Second, many artists will demand compensation and seek to restrict rights to their work. Perhaps new guilds will emerge. A new technology and payments system might likely emerge to allow this to scale. Content generally has many ancillary rights, and one of those rights will likely be “ingestion rights” or “training model rights.” I would expect micropayment solutions or perhaps some form of blockchain-based technology to allow photographers, illustrators and artists to protect their work from being ingested into models without compensation. This might emerge as some kind of paywall approach to individual imagery. As is happening in the world of music, the most powerful and influential creative artists may initiate this trend, by cordoning off their entire collective body of work. For instance, the Ansel Adams estate might decide to disallow all ingestion into training models; right now however it’s very difficult to prove whether or not those images were used in the training of any datasets.
Third, regulation might be necessary to protect vital creative ecosystems. If an AI generative machine is able to create works auctioned at Christie’s for $5 million, and it may well soon, what does this do to the ecosystem of creators? It is likely necessary for regulators to protect the ecosystem for creators which feeds derivative engines, restricting AI generative model-makers from just fetching and ingesting any old image.
Fourth, in the near-term, skilled “image prompters” are like skilled photographers, web graphic designers, or painters. Today, there is a noticeable difference between those who know how to get the most of these new tools from those who do not. For the short term, this is likely to “gatekeep” this technology and validate the expertise of designers. I do not expect to this to be extremely durable, however; the quality of output from very unskilled prompters (e.g., yours truly) now meets or exceeds a lot of royalty-free art that’s out there from the likes of Envato or Shutterstock.
Machines now seem capable of visual creativity. While their output is often stunning, under the covers, they’re just learning patterns from data and semi-randomly assembling results. The shocking advancements since just 2015 suggest much more change is on the way: human realism, more styles, video, music, dialogue… we are likely to see these engines pass the artistic “Turing test” across more dimensions and domains.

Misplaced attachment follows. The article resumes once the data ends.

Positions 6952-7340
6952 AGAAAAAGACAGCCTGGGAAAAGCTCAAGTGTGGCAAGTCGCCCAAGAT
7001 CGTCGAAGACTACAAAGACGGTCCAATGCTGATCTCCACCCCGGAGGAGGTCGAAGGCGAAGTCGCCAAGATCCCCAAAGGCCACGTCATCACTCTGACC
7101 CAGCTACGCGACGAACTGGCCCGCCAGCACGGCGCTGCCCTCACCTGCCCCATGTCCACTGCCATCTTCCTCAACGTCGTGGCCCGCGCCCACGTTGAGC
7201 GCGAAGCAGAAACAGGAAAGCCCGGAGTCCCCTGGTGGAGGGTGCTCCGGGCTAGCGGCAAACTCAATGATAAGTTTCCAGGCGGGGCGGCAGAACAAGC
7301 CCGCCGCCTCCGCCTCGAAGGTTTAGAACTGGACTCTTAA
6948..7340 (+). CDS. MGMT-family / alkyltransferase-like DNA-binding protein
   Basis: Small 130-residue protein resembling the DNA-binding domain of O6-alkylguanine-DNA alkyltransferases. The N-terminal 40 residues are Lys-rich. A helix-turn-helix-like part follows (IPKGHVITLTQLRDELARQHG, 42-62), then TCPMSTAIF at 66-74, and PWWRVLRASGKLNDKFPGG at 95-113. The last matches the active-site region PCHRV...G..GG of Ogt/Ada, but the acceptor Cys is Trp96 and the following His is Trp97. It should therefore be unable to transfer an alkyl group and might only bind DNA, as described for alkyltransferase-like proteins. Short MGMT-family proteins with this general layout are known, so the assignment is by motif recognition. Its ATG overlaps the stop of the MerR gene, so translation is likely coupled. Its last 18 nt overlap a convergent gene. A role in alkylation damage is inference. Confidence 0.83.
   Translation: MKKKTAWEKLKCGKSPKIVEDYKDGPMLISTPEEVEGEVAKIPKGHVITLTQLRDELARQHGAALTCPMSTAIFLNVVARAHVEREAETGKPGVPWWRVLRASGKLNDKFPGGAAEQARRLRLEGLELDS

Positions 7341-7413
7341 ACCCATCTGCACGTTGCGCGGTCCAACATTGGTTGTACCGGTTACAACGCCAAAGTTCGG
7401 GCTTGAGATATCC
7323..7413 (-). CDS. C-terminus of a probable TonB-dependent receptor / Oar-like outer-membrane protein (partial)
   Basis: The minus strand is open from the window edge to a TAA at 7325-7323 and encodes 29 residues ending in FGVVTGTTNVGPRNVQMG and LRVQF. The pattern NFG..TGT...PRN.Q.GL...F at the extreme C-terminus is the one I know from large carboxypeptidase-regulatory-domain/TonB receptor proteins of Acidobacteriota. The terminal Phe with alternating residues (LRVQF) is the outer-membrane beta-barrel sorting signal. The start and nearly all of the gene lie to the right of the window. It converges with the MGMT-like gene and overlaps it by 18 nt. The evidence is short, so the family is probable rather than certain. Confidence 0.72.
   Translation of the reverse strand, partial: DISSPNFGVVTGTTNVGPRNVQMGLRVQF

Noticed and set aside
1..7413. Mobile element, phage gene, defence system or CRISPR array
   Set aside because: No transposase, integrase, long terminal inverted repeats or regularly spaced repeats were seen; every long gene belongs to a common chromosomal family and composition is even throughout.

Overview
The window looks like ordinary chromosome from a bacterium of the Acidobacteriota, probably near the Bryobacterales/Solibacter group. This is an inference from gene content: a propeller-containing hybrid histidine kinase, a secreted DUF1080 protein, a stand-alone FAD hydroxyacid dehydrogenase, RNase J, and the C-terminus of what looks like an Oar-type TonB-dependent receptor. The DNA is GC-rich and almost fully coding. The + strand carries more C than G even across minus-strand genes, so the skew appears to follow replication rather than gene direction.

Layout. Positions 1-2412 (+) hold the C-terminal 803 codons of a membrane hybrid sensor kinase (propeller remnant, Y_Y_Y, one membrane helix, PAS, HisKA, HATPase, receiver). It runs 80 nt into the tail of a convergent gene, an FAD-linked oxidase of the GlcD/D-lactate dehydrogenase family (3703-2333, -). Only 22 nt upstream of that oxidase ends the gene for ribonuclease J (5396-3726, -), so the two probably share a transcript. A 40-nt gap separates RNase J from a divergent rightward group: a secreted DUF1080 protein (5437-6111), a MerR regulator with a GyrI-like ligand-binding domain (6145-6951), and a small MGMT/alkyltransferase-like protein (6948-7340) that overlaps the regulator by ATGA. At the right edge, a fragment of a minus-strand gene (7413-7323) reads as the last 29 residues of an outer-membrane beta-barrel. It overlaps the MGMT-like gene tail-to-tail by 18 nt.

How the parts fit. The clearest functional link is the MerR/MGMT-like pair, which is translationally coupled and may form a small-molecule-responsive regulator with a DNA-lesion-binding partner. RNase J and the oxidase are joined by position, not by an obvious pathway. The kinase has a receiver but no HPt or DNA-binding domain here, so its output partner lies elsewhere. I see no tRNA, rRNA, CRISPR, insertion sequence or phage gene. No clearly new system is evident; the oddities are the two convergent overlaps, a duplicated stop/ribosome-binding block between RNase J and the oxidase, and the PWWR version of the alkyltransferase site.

For now, you need to be plugged into geeky circles of Reddit and Discord to try them out. And skill in crafting just the right prompts separates talented jockeys from the pack. But it’s likely that the power will fan out to the masses, with engines of wow built directly into several consumer end-user products and apps over the next three to five years.
We’re in a new era, where it costs pennies to envision dozens of new images visualizing anything from text. Expect some landmark lawsuits to arrive soon on what is and is not derivative work, and whether such machine-learning output can even be copyrighted. For now, especially if you’re in a creative field, it’s good advice to get acquainted with these new tools, because they’re here to stay.
Steve’s a Seattle-based entrepreneur and software leader, husband and father of three. He’s American-Canadian, and east-coast born and raised. Steve has made the Pacific Northwest his home since 1991, when he moved here to work for Microsoft. He’s started and sold multiple Internet companies. Politically independent, he writes on occasion about city politics and national issues, and created voter-candidate matchmaker Alignvote in the 2019 election cycle. He holds a BS in Applied Math (Computer Science) and Business from Carnegie Mellon University, a Masters in Computer Science from Stanford University in Symbolic and Heuristic Computation, and an MBA from the Harvard Business School, where he graduated a George F. Baker Scholar. Steve volunteers when time allows with Habitat for Humanity, University District Food Bank, Technology Access Foundation (TAF) and other organizations in Seattle.